SHANGHAI (Reuters) – The tensions of lockdown have exposed divisions among Shanghai residents, pitting young against old, locals against outsiders, and above all, COVID-negative against COVID-positive people.
Shanghai’s 25 million people, most of whom live in apartment blocks, have forged new communal bonds during the city’s coronavirus outbreak, through barter and group buying and setting up food-sharing stations.
But with no end in sight to a lockdown that for some has lasted four weeks, frustrations are also mounting behind the shuttered gates of the city’s tower blocks, often playing out within WeChat message groups.
In one, conflict erupted when a woman who had been taken to centralised quarantine – where she tested negative – accused her neighbour of reporting her to authorities.
It is not unusual for test results to be shared and positive cases announced in building WeChat groups, as authorities try to get to grips with China’s largest outbreak since the virus was first identified in Wuhan in late 2019.
One U.S. citizen was told she would be sent to a quarantine centre after results from a mixed test, including hers, came back positive last week, sparking panic. Three others whose samples were in the batch were taken to quarantine, but her own at-home tests continued to be negative.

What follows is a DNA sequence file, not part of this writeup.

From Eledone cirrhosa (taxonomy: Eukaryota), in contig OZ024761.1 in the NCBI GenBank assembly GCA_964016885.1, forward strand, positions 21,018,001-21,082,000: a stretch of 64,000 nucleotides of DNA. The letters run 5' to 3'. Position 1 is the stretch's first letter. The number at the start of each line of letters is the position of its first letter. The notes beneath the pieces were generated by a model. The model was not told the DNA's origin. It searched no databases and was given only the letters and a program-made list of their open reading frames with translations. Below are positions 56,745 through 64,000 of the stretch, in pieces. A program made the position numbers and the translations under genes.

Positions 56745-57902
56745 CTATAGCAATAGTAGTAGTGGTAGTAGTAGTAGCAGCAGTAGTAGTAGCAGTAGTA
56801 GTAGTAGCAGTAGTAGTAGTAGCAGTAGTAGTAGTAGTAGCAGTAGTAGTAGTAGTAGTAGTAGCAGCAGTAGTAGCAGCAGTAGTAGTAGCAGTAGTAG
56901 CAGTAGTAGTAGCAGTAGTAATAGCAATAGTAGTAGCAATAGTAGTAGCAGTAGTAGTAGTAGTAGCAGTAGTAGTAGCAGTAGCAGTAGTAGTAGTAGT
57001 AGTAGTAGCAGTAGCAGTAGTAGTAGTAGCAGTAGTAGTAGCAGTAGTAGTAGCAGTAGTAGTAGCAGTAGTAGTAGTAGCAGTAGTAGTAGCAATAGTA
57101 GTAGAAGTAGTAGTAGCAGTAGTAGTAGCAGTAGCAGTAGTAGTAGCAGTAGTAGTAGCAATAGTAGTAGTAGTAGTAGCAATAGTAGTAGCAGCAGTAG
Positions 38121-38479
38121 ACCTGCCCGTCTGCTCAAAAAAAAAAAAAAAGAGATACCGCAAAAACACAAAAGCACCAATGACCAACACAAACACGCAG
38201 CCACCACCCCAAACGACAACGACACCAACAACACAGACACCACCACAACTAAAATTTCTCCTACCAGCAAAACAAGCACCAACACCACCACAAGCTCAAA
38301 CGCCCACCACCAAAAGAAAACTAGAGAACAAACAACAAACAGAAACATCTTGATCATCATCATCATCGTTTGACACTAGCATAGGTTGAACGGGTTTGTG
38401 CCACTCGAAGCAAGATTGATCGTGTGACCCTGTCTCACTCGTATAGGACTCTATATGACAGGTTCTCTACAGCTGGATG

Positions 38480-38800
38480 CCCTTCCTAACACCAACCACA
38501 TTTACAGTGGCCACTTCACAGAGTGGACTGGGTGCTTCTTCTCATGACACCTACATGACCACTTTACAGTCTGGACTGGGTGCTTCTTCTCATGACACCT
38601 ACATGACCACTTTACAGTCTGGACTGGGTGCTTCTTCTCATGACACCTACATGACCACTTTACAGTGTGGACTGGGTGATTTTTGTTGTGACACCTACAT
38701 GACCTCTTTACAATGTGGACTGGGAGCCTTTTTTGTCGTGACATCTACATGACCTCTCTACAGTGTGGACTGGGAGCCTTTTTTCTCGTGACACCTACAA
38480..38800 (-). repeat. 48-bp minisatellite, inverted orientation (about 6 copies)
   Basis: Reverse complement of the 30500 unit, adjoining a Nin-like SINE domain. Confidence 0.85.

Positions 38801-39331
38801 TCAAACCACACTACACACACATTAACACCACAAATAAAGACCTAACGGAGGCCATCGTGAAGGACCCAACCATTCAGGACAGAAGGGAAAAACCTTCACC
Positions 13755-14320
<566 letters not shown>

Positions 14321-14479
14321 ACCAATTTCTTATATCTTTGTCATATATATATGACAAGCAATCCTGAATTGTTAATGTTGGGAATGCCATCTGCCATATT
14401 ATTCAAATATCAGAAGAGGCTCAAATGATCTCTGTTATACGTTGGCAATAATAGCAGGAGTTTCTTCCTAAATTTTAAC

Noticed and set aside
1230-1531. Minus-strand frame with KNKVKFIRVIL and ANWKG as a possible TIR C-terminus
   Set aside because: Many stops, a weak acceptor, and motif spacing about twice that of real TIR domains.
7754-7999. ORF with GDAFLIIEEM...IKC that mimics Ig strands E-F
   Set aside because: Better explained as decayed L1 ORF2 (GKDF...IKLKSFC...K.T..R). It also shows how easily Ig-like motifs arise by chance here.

“In the group chats, they were saying things like, ‘oh are the positive people still here, are the positive people still here?’,” she said, declining to give her name.
Older residents, more vulnerable to COVID-19, have also been more likely to call for the immediate expulsion of positive cases from their compound.
“Because of the media’s exaggeration about the disease, and since old people have weaker immune systems, they are more afraid of the virus than young people,” said one resident who had seen this happen.
Another foreign resident, who only wanted to be identified as Alexy, was suspected by neighbours of being COVID-positive when his test result failed to upload to his health app.
His building’s management tried to block his family’s food deliveries unless they shared home test results with the rest of the residents – a demand that several Shanghai residents have said is widespread and violates privacy.
“They have no guidelines and CDC (Center for Disease Control) services are overwhelmed,” he said. “They felt invested with the most important mission of their life, being able to play doctor, policeman and judge at the same time.”
Some people were refused entry into their homes and ordered to stay in hotels after release from central quarantine, violating state guidelines.
Another foreign resident who tested positive said she was confined in her apartment rather than sent to central quarantine, much to the chagrin of her neighbours, who asked her to leave, tried to exclude her from group grocery orders and even demanded she make a formal apology.
One neighbour called her “foreign trash” while another spread lies about her mental health, and the residential committee was no help, she said.
“I saw screenshots of them telling the residents to continue calling to get me out,” she said, adding that she would move out as soon as she could.
(Reporting by David Stanway, Josh Horwitz, Andrew Galbraith, Engen Tham and the Shanghai newsroom; Editing by Stephen Coates)